Rotimatic Innovative Recipes

“Dinner is served!” sings a mother to her son.

“But, mum, you only started preparing about two minutes ago!” exclaims the son. “Don’t tell me — we are eating canned beans, again?” he droops his shoulders crestfallenly.

“No, son! This is freshly cooked! Fresh roti, which is a healthy yet delicious flat Indian bread!” says the woman, reassuringly. “Try it!”

Her son bites into it, and instantly, all hints of disappointment evaporate in an instant, replaced with overt-jubilance.

“Mommy! Mommy! Make me more!” The boy jumps up and down excitedly — hamming it up for the camera.

“Of course, little one! Come, you can even do yourself. Just press this button on the Rotimatic machine and wait for two minutes” the mum gestures her son to a machine no bigger than a regular rice cooker.

We then see a stopwatch counting down two minutes in fast forward, and a fresh roti emerging from the Rotimatic machine like paper from a printer.

The scene fades into a blur and a tagline pops up saying “Rotimatic. Fresh, healthy, bread in two minutes. No sorcery.”

This could very well be a commercial (cheesy) for Singapore-based robotics startup Zimplistic’s roti-making Rotimatic device. It is a product that sells itself easily. Who wouldn’t want fresh bread in minutes?

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For the uninitiated, roti is the most common form of Indian flat bread. And, it packs many health benefits. Its glycemic-index (GI) is only 45; white rice has twice that amount. This means people who want to keep their blood sugar down should adopt roti as their staple diet.

It is also low in calories — perfect for the gym rats or other health conscious folks.

Making the roti

Billions of Indians consume roti every day. Most still make it from scratch, which is time-consuming and messy; others — for example, Indians living in the US — purchase roti ready made from supermarkets, but they are not as fresh or contain a lot of preservatives.

It is clear this pain point needs to be addressed. Although, it is a mammoth task.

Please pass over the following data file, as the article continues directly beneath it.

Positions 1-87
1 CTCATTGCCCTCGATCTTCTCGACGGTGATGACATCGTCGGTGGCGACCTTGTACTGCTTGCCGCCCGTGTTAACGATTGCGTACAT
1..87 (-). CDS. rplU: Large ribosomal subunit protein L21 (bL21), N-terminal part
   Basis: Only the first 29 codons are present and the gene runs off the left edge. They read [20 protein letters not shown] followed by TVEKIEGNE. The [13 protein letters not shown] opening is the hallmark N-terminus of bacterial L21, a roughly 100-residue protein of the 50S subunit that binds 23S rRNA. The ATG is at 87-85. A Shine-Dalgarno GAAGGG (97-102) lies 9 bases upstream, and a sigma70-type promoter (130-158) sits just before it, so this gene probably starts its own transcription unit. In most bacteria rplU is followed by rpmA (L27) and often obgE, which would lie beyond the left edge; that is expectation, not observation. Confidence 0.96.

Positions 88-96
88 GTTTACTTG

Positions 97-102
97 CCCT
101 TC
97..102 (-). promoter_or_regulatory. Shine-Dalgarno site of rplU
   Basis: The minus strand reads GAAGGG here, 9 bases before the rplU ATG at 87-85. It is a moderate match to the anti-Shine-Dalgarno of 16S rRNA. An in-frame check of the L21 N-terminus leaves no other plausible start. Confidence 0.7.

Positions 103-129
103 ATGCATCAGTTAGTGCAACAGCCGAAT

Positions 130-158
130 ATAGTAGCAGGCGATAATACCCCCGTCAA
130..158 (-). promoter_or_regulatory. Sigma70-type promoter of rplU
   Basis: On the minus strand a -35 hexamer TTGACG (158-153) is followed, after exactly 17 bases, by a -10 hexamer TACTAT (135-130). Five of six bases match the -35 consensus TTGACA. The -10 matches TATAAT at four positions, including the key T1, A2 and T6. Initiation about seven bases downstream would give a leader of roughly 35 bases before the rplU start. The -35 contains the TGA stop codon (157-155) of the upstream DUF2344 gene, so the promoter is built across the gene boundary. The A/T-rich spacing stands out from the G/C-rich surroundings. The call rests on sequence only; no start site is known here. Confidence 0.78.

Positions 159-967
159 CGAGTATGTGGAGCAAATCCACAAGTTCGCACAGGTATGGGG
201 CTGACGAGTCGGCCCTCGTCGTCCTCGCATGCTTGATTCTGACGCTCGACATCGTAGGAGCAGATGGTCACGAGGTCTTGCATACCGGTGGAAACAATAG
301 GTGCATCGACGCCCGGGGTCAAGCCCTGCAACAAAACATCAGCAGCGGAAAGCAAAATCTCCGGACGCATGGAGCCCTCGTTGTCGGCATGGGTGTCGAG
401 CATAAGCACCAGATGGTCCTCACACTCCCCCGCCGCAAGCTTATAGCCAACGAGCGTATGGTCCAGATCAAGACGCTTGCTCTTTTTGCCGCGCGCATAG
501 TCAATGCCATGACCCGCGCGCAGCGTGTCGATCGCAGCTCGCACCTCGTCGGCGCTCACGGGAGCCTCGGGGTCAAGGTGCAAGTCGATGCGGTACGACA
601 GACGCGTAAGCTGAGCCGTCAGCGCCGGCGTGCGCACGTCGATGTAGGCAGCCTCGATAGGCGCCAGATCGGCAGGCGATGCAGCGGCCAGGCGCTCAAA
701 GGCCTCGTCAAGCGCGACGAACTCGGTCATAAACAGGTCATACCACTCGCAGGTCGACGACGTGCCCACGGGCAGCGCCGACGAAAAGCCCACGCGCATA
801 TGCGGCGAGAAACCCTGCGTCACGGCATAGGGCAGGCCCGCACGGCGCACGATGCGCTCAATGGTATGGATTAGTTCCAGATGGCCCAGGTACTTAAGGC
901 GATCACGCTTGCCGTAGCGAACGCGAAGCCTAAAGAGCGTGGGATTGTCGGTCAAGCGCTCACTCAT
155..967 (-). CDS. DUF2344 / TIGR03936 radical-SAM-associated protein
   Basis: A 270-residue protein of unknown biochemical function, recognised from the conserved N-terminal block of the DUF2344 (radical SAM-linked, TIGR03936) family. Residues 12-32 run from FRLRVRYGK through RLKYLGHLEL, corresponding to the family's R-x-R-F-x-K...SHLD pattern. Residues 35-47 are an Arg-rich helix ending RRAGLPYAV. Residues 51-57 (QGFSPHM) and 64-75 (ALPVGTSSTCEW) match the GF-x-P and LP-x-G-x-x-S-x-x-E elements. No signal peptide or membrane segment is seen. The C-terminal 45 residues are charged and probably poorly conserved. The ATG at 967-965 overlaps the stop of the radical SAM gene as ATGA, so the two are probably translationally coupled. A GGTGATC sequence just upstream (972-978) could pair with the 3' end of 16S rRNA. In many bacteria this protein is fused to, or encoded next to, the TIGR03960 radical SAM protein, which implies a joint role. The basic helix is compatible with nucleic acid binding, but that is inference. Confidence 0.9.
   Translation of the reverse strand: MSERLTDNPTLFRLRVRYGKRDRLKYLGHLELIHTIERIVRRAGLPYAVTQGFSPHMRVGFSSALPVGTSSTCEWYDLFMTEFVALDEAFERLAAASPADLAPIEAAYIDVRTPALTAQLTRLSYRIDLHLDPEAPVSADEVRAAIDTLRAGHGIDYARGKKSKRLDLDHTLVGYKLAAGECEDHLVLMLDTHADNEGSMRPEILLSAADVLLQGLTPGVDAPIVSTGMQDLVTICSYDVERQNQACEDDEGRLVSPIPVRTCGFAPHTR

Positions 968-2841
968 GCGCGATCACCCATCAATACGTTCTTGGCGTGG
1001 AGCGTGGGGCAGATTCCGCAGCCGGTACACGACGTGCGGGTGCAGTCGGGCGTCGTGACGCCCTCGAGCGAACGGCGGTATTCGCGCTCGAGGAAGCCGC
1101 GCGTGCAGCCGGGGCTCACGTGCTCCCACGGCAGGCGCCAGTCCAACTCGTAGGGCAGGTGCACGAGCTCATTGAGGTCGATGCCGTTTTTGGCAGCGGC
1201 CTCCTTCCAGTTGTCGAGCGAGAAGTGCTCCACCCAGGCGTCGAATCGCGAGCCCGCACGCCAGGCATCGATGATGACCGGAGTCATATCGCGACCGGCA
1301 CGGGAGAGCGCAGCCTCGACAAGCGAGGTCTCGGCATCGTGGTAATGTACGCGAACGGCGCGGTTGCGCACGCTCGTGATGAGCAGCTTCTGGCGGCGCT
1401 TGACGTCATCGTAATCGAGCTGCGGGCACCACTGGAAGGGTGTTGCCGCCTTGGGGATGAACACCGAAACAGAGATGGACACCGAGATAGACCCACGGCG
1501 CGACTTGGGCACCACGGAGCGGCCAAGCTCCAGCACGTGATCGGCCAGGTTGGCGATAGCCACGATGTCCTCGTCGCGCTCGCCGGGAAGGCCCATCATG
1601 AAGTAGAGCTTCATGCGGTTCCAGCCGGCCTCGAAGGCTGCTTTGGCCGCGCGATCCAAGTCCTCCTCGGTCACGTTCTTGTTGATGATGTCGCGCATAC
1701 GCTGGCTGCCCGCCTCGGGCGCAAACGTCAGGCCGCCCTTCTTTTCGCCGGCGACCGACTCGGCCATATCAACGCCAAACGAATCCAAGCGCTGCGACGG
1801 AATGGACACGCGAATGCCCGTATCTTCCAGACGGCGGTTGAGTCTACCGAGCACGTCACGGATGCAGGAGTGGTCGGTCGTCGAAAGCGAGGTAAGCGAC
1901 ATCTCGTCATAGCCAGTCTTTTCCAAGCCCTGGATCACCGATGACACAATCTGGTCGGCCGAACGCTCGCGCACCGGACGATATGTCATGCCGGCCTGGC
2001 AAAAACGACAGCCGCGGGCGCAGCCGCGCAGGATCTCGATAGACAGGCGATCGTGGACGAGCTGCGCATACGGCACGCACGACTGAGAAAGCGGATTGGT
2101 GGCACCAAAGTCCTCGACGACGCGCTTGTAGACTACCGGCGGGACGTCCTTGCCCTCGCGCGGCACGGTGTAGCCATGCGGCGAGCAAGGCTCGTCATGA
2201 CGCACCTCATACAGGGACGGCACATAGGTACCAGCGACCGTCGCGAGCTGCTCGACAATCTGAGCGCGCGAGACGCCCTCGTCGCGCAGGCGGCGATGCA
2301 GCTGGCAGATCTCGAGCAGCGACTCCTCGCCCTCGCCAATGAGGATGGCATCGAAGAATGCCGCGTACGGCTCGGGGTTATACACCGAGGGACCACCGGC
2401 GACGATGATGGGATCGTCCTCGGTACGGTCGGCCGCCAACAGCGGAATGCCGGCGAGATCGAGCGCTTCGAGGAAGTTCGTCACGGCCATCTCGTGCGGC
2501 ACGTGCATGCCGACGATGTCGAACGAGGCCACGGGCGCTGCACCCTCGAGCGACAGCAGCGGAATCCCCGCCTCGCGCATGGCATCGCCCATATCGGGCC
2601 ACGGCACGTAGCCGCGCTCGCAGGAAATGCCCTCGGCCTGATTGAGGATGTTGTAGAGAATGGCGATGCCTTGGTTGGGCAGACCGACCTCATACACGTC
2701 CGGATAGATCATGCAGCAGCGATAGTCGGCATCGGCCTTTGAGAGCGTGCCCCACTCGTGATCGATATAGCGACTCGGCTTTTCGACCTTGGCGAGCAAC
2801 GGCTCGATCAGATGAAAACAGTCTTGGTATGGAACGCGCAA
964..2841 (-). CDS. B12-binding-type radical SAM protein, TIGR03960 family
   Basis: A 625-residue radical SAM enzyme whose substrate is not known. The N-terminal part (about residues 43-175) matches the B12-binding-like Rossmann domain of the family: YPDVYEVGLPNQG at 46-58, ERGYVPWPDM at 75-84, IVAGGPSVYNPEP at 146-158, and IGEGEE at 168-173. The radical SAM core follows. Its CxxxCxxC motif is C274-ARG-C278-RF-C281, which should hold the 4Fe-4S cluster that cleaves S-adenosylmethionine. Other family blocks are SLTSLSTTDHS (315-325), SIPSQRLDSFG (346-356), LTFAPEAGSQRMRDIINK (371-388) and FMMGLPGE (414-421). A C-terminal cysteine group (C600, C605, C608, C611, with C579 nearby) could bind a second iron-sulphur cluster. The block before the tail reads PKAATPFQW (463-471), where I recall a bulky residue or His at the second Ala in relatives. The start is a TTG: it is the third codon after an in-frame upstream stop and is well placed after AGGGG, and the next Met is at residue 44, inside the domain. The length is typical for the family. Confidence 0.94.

Making a roti is a complex process. The time Rotimatic was in development — eight years — is a testament to that fact.

From left: Rishi Israni, co-founder and CEO of Zimplistic;  Pranoti Nagarkar Israni, co-founder of CTO.  They are married to each other.

From left: Rishi Israni, co-founder and CEO of Zimplistic; Pranoti Nagarkar Israni, co-founder and CTO.
They are married to each other.

“There are so many steps involved in making roti; from measuring the ingredients, to mixing it, to kneading it, making it into a dough ball, flattening into a flat bread, then roasting the roti in a pan. And, this is just for one roti,” says Rishi Israni, Co-founder and CEO of Zimplistic to e27.

Translating those steps into tech form proved to be gruelling.

“From the beginning, there were three major challenges: First, it has to be one touch, fully automatic; second, it has to be compact so it can fit into kitchen shelf; and third, it has to be affordable,” says Israni.

Various prototypes were created to tackle each phase of roti-making. For example, there was a prototype built to perfect the kneading process, and a prototype made to perfect the moulding process.

Israni stresses that each components dimensions have to be perfect and fit together. They also have to be easily removable and cleanable.